But we must ask if Paul has created a new institution, a new organization, something that stands over against Israel, something that Jesus himself never anticipated. From time to time learned tomes and popular books have asserted that the Christian church is largely Paul’s creation, that Jesus himself never intended for such a thing to emerge. Frankly, I think the hypothesis of Paul as creator of the church or inventor of Christianity is too simplistic. A solution that is fairer to the sources, both Christian and Jewish, is more complicated. -Evans, Craig A., From Jesus to the Church: The First Christian Generation.
Look at both quotes from Evans in this post. From my own experience, most Christians like the current boundaries. In other words, we have two separate religions, Judaism and Christianity. Thus, we don’t care much about how we got to that place. One thing for sure: If we discuss the “imperial Christianity” that was legalized in the fourth century by Constantine and whether Jesus or Paul is the founder of that, the answer is no. By then, the Christianity that existed was so far away from what Jesus and Paul had done, it had morphed into a new and separate religion. Here are a couple of pictures to help summarize where we are today:
Just recently, I was having a discussion with a friend of mine about how Christians approach the Old Testament. He happened to pass this quote on to me by Richard B. Hays who says the following:
“Many “mainstream” Protestant churches today are in fact naively Marcionite in their theology and practice: in their worship services they have no OT reading, or if the OT is read it is rarely preached upon. Judaism is regarded as a legalistic foil from which [Yeshua] has delivered us. (I once had a student say to me in class: “Judaism was a harsh religion that taught people to fear God’s judgment, but Jesus came to teach us to love God with all of our heart and soul and strength.”) This unconscious Marcionite bias has had a disastrous effect on the theological imagination of many Protestant churches, at least in the United States….” – Richard B. Hays, Reading Backwards: Figural Christology and the Fourfold Gospel Witness (Waco: Baylor University, 2014), 5.
For the record, Marcion believed Jesus was the Son of God, but he rejected the Old Testament and the God of Israel. He also believed the God of the Old Testament was a wrathful God while the God of the New Testament was a God of love and forgiveness. To see more about Marcion, see here:
” The Old Testament was the Bible of the early church. Yet one more objection can be heard from some detractors. “Now that we have the New Testament, should we not go to the New Testament first to form an understanding of the Bible’s teachings and then go backward into the Old Testament, interpreting it in the light of the New Testament?” This approach is advocated so frequently in the church today that it must be faced squarely. This whole approach is wrongheaded historically, logically, and biblically. As we have seen, the first New Testament believers tested what they had heard from Jesus and his disciples against what was written in the Old Testament. They had no other canon or source of help. How, then, were they able to get it right? Thus, from a methodological point of view, reading the Bible backward is incorrect historically as well as procedurally. What is more, the early church knew the Old Testament to be true; therefore, logically, they could not have tested what was established (and true) for them (possessing only the Old Testament) by what was being received as new (the New Testament)! That would be a reversal of the natural, historical, and logical order of things.”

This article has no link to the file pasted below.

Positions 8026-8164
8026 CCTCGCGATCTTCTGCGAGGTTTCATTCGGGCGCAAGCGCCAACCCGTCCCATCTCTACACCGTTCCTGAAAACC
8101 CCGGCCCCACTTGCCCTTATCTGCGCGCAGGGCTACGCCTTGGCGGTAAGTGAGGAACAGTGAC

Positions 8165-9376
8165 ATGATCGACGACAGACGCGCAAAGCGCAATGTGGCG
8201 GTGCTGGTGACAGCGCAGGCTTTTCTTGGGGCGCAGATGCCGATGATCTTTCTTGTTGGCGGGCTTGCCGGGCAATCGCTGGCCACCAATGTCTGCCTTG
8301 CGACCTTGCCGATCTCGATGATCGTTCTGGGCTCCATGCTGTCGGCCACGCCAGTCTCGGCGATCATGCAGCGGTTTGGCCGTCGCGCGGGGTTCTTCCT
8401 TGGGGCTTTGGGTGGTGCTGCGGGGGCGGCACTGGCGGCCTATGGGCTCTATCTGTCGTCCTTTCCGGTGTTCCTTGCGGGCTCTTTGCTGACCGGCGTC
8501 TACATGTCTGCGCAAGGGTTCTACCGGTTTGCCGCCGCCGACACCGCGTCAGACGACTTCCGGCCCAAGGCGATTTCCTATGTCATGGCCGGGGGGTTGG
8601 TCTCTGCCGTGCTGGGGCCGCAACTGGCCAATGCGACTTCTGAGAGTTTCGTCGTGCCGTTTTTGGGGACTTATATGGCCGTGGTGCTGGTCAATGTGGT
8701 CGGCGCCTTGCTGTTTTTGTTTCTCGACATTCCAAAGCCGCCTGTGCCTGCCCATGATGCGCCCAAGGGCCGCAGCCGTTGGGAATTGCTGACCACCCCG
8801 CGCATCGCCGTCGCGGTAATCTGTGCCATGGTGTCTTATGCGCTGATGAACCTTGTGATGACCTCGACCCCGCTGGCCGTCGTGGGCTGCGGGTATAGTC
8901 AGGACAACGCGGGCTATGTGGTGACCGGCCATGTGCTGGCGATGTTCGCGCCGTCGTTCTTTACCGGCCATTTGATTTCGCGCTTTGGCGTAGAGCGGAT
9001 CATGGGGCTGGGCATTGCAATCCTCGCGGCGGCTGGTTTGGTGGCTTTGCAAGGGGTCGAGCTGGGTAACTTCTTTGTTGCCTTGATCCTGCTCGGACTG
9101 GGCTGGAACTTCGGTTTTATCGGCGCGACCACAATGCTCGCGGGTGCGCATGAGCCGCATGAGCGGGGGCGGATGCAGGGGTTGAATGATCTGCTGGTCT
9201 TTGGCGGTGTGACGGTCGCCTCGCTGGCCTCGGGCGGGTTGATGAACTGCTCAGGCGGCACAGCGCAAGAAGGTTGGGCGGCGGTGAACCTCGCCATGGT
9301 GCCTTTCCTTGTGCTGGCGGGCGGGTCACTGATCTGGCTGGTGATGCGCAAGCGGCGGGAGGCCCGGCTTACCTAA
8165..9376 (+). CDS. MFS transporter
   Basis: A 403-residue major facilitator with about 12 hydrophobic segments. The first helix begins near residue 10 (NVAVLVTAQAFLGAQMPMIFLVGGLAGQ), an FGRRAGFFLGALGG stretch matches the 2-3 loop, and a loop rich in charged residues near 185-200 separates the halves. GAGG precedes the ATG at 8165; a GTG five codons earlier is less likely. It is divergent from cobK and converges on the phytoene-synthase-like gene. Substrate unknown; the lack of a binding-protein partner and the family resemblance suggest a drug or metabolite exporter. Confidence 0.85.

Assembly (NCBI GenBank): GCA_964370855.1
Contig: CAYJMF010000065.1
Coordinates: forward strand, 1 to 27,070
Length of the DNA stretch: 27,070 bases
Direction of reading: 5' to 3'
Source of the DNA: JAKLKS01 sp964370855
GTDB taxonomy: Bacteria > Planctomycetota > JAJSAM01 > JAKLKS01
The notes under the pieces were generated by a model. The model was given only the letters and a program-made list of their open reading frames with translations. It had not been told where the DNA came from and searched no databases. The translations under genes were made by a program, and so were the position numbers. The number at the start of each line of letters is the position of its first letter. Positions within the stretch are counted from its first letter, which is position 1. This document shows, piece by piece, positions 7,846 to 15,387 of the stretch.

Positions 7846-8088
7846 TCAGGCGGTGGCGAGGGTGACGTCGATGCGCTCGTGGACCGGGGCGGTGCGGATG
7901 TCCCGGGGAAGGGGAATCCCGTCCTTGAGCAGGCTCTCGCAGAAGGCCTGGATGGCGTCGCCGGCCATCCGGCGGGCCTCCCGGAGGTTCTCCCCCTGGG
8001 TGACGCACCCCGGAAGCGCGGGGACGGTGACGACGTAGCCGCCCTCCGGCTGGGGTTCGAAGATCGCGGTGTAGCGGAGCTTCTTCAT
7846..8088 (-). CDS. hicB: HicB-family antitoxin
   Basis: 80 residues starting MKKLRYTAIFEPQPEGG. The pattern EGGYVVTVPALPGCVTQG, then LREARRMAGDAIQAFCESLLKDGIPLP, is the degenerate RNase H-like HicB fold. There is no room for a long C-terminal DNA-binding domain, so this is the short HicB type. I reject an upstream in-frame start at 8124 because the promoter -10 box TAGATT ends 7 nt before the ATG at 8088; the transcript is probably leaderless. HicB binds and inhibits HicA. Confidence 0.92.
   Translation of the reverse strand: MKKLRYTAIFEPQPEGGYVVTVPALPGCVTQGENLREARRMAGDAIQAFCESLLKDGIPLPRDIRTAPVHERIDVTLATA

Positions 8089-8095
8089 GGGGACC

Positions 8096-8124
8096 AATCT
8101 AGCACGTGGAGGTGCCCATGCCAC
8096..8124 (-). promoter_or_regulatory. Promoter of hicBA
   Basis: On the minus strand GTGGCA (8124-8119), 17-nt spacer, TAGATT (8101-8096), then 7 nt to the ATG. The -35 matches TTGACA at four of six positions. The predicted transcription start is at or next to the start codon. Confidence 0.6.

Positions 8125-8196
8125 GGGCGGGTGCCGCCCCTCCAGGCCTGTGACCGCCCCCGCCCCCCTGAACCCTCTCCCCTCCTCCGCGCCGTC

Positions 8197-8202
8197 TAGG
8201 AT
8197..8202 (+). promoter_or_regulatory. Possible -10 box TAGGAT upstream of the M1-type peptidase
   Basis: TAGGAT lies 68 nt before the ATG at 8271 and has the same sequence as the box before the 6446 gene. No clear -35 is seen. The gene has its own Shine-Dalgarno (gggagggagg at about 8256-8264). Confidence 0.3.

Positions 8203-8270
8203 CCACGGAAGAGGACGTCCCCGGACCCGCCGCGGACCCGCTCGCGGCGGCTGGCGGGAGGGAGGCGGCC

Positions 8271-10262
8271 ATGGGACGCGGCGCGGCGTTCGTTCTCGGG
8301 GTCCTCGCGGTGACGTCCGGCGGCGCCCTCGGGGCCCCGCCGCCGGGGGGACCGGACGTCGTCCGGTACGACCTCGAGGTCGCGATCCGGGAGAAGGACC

In conclusion, I hope Christians will see the Bible is one continuous story and not divorce the Testaments.
By Eric Chabot, CJF Midwest Representative
The reign of God is one of the most pertinent themes in biblical theology.The term “kingdom of God” is absent from the Tanakh. However, the God of Israel is identified as King: (1 Samuel 12:12; Psalm 24:10; Isa 33:22; Zeph 3:15; Zech 14:16-17), as ruler over Israel (Exod 15:18; Num 23; 21; Deut 33:5; Isa 43:15), and ruler over the entire creation (2 Kings 19:15; Isa 6:5; Jer 46:18; Psalm 10; 47:2; 93; 96:10; 145:11,13). The God of Israel also possesses a royal throne (Psalm.9:4; 45:6; 47:8; Isa 6:1; 66:1; Ezek 1:26); His reign is ongoing (Psalm10:16; 146:10; Isa 24:23), and rule and kingship belong to Him (Psalm 22:28). We see in the Tanakh that in an eschatological sense, God’s sovereignty is not universally accepted, but it will happen in the future (Zech 14 1-9; Dan 7:13-14; 2 Sam 7:11-12; 16-17; Matt 19:28).